This page contains a Flash digital edition of a book.
BAKKEN BREAKOUT • Spring 2011


Williston to Bismarck: Every Monday — Departs Williston 5 p.m. Arrives Bismarck 6 p.m. Every Friday — Departs Williston 2:30 p.m. Arrives Bismarck 3:30 p.m.


Additional information may be accessed at www.bakkenair.com or by calling Executive Air Taxi at 701-258-5024.


Oil pipeline delayed for more environmental review OMAHA, Neb. (AP)— A proposed pipeline designed to carry Canadian tar sands oil to refineries along the Gulf Coast will be delayed further while the U.S. government conducts an additional environmental review. The U.S. State Department announced that it planned to conduct the additional review environmental groups had demanded. A presidential permit from the State Department is required because the pipeline would cross the U.S.-Canadian border.


Calgary-based TransCanada first submitted its Keystone XL project for State Department review in late 2008. The project is designed to carry crude oil from tar sands near Hardisty, Alberta, to the Gulf Coast via Montana, South Dakota, Nebraska, Kansas, Oklahoma and Texas. TransCanada has also proposed connecting the pipeline to the Bakken oil field in Montana and North Dakota.


TransCanada officials had previously predicted that a decision on the project would come by the end of 2010. The State Department's decision to issue a supplemental environmental report triggers a longer review process, so the Keystone XL project will be delayed further.


ND pumps record 113 million barrels of oil in 2010 Associated Press — North Dakota pumped a record 113 million barrels of oil in 2010, smashing the previous high set a year earlier by 33 million barrels, state Industrial Commission records show.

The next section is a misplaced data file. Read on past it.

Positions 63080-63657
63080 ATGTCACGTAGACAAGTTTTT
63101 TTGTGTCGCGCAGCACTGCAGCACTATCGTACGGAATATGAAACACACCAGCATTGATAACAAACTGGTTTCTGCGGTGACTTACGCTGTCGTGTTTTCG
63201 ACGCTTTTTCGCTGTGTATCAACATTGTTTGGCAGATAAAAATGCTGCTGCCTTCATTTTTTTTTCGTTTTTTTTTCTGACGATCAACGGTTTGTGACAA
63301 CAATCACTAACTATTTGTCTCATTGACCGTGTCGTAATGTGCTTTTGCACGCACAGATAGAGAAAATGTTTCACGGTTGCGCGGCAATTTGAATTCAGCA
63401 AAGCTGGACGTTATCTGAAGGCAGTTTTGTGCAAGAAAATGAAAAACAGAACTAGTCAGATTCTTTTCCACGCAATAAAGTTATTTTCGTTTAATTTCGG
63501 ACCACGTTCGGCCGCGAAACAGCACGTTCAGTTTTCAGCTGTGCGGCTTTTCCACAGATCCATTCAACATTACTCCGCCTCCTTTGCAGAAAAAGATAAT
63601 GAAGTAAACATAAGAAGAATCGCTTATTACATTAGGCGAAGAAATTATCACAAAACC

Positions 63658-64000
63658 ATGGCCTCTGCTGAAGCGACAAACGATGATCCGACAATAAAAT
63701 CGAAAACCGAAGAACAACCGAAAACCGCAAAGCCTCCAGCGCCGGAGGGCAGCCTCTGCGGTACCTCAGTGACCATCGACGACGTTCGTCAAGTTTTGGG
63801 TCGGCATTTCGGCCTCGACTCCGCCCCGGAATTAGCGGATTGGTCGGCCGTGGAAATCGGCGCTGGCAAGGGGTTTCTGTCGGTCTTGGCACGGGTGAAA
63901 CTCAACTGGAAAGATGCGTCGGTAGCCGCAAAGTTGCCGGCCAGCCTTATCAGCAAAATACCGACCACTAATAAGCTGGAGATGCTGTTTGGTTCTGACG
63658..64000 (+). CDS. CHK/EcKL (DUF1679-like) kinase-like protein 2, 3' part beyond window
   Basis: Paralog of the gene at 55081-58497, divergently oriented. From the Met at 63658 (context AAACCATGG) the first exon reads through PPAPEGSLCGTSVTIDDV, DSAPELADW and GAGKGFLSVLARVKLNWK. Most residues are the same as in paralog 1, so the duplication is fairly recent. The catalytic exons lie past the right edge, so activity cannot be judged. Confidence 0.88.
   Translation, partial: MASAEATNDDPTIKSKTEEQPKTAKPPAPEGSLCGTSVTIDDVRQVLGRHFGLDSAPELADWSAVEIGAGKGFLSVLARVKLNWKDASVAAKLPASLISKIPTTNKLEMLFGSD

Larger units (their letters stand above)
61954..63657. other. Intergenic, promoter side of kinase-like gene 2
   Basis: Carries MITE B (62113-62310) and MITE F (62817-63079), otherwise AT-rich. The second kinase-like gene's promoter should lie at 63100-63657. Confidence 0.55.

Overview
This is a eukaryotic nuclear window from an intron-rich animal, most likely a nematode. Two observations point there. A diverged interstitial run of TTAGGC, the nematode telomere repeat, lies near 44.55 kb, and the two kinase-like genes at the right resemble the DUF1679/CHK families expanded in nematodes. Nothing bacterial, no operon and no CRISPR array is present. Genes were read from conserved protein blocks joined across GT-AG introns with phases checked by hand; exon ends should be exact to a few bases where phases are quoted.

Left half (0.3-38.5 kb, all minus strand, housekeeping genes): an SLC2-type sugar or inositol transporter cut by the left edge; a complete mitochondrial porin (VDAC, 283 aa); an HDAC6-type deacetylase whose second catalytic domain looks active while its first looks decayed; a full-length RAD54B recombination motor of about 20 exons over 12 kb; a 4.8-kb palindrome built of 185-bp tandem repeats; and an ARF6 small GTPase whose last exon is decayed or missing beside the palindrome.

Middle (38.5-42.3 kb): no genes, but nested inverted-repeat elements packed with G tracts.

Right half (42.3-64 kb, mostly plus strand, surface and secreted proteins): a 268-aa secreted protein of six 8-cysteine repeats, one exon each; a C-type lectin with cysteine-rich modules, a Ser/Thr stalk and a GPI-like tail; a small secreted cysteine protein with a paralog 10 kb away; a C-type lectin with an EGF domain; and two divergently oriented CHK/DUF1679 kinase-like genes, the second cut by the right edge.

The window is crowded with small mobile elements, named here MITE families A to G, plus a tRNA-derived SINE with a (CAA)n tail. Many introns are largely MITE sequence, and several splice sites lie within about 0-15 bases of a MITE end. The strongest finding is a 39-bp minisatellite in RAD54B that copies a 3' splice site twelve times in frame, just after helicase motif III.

The state set production records almost monthly in 2010, jumping from an average of 236,200 barrels daily in January to nearly 343,900 in December. A record 356,505 barrels a day was pumped in November, with nearly 10.7 million barrels produced for the month, state documents show.


December production figures were the latest available, because oil production numbers typically lag at least two months. One year ago, the state had an average daily drill rig count of 94.


Lynn Helms, director of the state Department of Mineral Resources, said in a statement that a harsh winter has hampered oil production, with 677 wells idled this month due to severe weather conditions. He said more than 1 million barrels of oil have been stranded at well sites, unable to make it to market.


The state produced a record 113 billion cubic feet of natural gas in 2010, up from 92.4 billion cubic feet the year before.


Helms’ statement said natural gas production also has been hurt by weather conditions. The amount burned as a byproduct of oil production “remains well above normal,” he said.


Industrial Commission records show that about 30 percent of natural gas produced last year was not sold; it’s unclear how much of that gas was flared.


Less than 1 percent of natural gas is flared from oil fields nationwide, and less than 3 percent worldwide, says the Energy Information Administration in Washington, D.C.


North Dakota Average Rig Count


20.0 35.5 51.0 66.5 82.0 97.5 113.0 128.5 144.0 159.5 175.0


2007 2008


2009 2010


Page 27


Jan


Feb


Ma Apr r


Ma Jun y


Jul Aug Source: Industrial Commission of North Dakota, Oil & Gas Division North Dakota Monthly Oil Production


10 12 14 16


6 8


4


0 2


2007 2008


2009 2010 2011


Sept


Oct


Nov


Dec


Jan


Feb


Ma Apr r


Ma Jun y


Jul Aug Source: Industrial Commission of North Dakota, Oil & Gas Division


Sept


Oct


Nov


Dec


Oil Production in millions of Barrels


Average Rig Count


Page 1  |  Page 2  |  Page 3  |  Page 4  |  Page 5  |  Page 6  |  Page 7  |  Page 8  |  Page 9  |  Page 10  |  Page 11  |  Page 12  |  Page 13  |  Page 14  |  Page 15  |  Page 16  |  Page 17  |  Page 18  |  Page 19  |  Page 20  |  Page 21  |  Page 22  |  Page 23  |  Page 24  |  Page 25  |  Page 26  |  Page 27  |  Page 28  |  Page 29  |  Page 30  |  Page 31  |  Page 32  |  Page 33  |  Page 34  |  Page 35  |  Page 36  |  Page 37  |  Page 38  |  Page 39  |  Page 40  |  Page 41  |  Page 42  |  Page 43  |  Page 44  |  Page 45  |  Page 46  |  Page 47  |  Page 48